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Sunday, January 29, 2012


In mid career I lived in the big city of Toronto where my husband had a prominent position and I was teaching science in a Collegiate Institute. We were fairly often invited to attend functions and, to make my hair look stylish in a hurry, I had a hairpiece made of my own hair I used to wear. It was held in place on the top of my head by a special comb and gave me a bouffant look.

After a few years in the city, we had a good opportunity to go back to our relatively quiet home province and we did so happily. My hairpiece remained in a box among my hats that were not worn for years as I became a graduate student in our local university and totally immersed myself studying and doing research in chemistry. It was a church funeral that required I wear a hat to attend that sent me back to scrummage in my hatbox. When I pulled out the hairpiece I was astonished to find that it was almost white! With the quiet life I had been living, many of my grey hairs had disappeared and when I stuck the hairpiece on the top of my head again, it looked distinctly out of place. For the first time I realized that living and working in the city must have put me under quite a bit of stress without my really being aware of it.

Hans Selye, a scientist working in Montreal was the first to demonstrate scientifically the effects of making lab animals tense and anxious and he is attributed with first using the term stress in that context. That was in 1935 and actually his work was not accepted by scientists until as late as the 1970’s. Now we hear about the effects of stress almost daily.

One example I read about some time ago now, had to do with medical students and how the stress of worrying about the final exams caused 80% of them to come down with a cold or other illness before or during the process of writing them.

Actually worrying as you study or write exams is counter productive because it just takes away from your ability to learn and recall. As well, Hans Selye has said ‘Every stress leaves an indelible scar, and the organism pays for its survival after a stressful situation by becoming a little older’.

As with my experience in the big city, you can’t do anything about some stress but you do know rationally that worrying does not do anything to improve a situation. So my advice is to do your best to push your stressful concerns out of your mind and - as the song says - ‘In every life we have some trouble, When you worry you make it double, Don't worry. Be happy!!’ ...and you’ll live longer. Rie

Sunday, January 22, 2012

Vinho Verde

Spending a winter on Sabbatical in London, England in 1980, we needed a break from the interminable raw wet weather, and were delighted to be able to get cheap airline tickets south to Portugal. Sure enough as we climbed above the thick cloud cover, there was the sun and over the Channel, the clouds beneath disappeared. It seemed to us as if England must have had its own stationary black cloud we had escaped from under. We rejoiced.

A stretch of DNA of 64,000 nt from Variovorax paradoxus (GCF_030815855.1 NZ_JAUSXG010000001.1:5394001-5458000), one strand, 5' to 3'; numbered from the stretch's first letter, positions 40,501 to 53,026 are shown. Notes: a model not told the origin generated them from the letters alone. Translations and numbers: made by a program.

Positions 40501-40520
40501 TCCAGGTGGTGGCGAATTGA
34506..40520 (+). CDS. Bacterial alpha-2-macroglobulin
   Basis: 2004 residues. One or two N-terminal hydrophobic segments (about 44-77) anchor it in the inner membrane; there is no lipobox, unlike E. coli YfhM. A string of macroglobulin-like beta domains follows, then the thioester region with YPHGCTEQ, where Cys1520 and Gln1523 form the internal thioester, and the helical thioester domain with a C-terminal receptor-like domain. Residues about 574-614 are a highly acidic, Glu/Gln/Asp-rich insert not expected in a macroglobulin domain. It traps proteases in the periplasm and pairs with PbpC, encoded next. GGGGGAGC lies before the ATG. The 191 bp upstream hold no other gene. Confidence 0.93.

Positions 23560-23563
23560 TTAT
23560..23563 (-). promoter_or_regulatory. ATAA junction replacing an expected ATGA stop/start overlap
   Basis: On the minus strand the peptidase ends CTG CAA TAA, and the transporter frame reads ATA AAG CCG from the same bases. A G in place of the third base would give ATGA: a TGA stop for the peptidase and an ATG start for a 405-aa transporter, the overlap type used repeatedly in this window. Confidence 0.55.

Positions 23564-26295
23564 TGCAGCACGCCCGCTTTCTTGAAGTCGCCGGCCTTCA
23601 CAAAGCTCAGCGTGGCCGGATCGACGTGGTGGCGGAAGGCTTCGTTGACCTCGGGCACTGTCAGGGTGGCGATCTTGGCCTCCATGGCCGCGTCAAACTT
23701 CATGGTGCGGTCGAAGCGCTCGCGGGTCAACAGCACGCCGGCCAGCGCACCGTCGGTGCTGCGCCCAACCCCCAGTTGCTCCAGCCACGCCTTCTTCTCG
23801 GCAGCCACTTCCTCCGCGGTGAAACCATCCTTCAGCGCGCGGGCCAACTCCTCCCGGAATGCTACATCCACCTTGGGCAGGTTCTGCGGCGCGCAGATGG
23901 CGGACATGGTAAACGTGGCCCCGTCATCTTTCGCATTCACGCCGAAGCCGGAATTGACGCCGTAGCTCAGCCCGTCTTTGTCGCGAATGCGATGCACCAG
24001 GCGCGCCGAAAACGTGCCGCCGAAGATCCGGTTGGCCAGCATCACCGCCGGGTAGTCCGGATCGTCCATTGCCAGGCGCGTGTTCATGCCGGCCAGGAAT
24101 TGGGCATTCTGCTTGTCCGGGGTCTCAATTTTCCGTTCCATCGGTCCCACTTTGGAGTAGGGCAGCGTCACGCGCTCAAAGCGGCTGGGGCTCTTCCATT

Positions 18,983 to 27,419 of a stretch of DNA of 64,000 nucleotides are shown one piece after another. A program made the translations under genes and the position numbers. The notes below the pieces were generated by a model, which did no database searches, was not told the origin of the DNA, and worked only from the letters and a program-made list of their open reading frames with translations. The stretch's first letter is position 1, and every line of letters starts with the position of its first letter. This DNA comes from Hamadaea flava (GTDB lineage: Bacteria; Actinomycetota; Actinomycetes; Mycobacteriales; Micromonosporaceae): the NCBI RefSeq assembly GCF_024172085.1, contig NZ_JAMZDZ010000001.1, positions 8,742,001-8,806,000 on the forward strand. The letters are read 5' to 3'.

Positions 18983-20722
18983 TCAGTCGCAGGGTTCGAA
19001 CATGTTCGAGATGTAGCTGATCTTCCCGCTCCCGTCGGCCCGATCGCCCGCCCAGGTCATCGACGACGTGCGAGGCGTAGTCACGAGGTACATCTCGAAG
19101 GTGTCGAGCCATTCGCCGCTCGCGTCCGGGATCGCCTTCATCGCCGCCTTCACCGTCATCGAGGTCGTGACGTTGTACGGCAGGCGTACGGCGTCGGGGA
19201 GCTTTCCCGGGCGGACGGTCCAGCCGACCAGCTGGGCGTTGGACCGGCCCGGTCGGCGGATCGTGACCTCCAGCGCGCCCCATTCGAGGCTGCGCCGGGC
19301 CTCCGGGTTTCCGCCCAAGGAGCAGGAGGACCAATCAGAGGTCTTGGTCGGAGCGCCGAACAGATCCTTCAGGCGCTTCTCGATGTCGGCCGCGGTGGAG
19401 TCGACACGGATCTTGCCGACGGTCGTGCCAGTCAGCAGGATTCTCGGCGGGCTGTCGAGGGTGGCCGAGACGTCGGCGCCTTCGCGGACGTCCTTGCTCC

Tourism had just started to be big business in those days and Portugal had coped with its lack of hotel accommodation by setting up a government run network of inns that they called Pousadas . We found this out shortly after we arrived when we visited the National Tourist Bureau in Lisbon and, with some help, worked out an itinerary where we would stop one or two days in an area, exploring, and then move on. The Pousada accommodations were in palaces, monasteries, historic buildings and the like – invariably of interest in themselves.

One leg of our journey led us to the north-east border with Spain where we stayed in a villa in the mountains and ate kid or cabrito for the first time. It was tender and a bit gamey.

The following day we traveled across northern Portugal through wooded areas to Porto on the coast. As we drove, we were intrigued to see grape vines around homesteads that were purposely trained to climb up every available tree or pole, leaving room, we supposed, for planting other crops beneath. When we stopped at a café in a small town we were lucky to have a proprietor who not only offered us a glass of wine but also explained it was made from their local grapes. It was called Vinho Verde and it was delicious - served cool, it had a bit of a sparkle and its low alcoholic content contributed to making the whole bottle we were served, disappear. When we reached the coast, we found a place on the beach where the locals were grilling sardines. We bought a loaf of bread, a couple of bottles of Vinho Verde and, with the sardines, had ourselves a very fine picnic. Writing about the day brings back unforgettable memories.

We have since been able to find Vinho Verde on occasion in our local wine outlet and always its special refreshing taste evokes lovely remembrances of our very pleasant day in northern Portugal . Rie

Sunday, January 15, 2012

The Zone

As you get older, you are usually more conscious of your ‘good’ days and ‘bad’ days. The problem is that you don’t quite know ‘why’ you can feel so ‘with it’ one day and be dragging around the next. But Barry Sears figured out one of the main reasons and he wrote a book on the subject called ‘The Zone’, back in 1995.

Dr. Sears was a biochemist who started out as a research scientist mostly in the field of fatty acids that make up many natural oils. This work led him to the study of other food groups and finally to the writing of the book spelling out a diet that, if followed, led to a state of optimal health. Athletes who first followed the diet, proved that it worked by excelling because their bodies and minds worked at peak efficiency, not just on occasion but all the time!

I read Sears book, ‘The Zone’ some years ago now, found it explained why the diet worked so well and I was very interested in following his diet but frankly, I found it daunting. No only did it call for a strict adherence to eating 3 meals a day and two snacks, all at given time intervals, but those meals and snacks had to contain 40% calories from carbohydrates, 30% from protein, and 30% from fat. There were recipes on line that helped and those who followed it give glowing testimonials but to do it properly, I could see it consuming any free time I had. At that time as well, I was traveling a number of months of every year, so I did not ever give it a full chance.